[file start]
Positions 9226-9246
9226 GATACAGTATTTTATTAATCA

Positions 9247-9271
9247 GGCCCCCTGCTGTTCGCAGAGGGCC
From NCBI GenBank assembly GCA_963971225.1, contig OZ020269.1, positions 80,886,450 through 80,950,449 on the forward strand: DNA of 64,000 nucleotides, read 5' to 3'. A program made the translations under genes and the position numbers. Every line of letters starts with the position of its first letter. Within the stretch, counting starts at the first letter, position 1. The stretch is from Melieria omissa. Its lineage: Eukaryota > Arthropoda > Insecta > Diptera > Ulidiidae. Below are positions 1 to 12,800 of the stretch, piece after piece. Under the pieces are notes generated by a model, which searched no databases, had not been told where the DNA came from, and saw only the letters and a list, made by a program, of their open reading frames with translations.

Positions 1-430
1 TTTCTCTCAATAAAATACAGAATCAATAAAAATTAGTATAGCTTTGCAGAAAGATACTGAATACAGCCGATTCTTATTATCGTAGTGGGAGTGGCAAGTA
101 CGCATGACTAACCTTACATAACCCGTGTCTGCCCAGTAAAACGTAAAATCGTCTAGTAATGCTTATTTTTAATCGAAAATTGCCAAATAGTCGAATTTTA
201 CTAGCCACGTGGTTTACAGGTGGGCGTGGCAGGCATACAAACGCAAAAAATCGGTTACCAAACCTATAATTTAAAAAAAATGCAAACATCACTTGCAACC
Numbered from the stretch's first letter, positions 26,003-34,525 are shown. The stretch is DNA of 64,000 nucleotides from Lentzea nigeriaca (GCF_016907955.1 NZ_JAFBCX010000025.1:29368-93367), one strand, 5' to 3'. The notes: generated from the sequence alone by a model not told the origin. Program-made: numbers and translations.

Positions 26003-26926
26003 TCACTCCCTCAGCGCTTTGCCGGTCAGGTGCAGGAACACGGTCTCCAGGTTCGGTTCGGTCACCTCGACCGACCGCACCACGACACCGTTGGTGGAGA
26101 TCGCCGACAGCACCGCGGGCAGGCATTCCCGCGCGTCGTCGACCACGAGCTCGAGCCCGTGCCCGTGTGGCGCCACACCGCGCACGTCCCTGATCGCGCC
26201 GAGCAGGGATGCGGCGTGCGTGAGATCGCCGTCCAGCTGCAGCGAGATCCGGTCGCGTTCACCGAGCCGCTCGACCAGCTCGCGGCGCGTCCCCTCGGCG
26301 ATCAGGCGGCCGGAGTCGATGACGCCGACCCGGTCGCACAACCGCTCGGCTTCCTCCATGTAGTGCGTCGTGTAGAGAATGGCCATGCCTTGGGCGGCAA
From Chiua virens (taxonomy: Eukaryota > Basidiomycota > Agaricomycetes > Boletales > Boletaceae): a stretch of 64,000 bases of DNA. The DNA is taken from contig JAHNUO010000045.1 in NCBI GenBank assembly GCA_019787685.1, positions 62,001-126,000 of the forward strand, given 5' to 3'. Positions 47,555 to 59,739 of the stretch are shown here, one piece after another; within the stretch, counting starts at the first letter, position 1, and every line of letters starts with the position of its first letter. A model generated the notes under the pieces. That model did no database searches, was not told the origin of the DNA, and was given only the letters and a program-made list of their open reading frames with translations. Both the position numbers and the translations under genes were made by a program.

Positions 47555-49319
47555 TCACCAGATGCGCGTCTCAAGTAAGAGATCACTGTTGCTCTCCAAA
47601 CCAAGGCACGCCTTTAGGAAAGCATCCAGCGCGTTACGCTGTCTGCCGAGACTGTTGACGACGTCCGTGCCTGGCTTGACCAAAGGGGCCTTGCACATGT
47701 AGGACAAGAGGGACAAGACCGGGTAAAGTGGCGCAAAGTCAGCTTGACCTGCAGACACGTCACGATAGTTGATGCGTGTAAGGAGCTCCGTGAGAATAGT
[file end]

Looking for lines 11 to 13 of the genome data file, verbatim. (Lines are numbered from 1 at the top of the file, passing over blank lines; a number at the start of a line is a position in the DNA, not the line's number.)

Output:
Positions 26003-26926
26003 TCACTCCCTCAGCGCTTTGCCGGTCAGGTGCAGGAACACGGTCTCCAGGTTCGGTTCGGTCACCTCGACCGACCGCACCACGACACCGTTGGTGGAGA
26101 TCGCCGACAGCACCGCGGGCAGGCATTCCCGCGCGTCGTCGACCACGAGCTCGAGCCCGTGCCCGTGTGGCGCCACACCGCGCACGTCCCTGATCGCGCC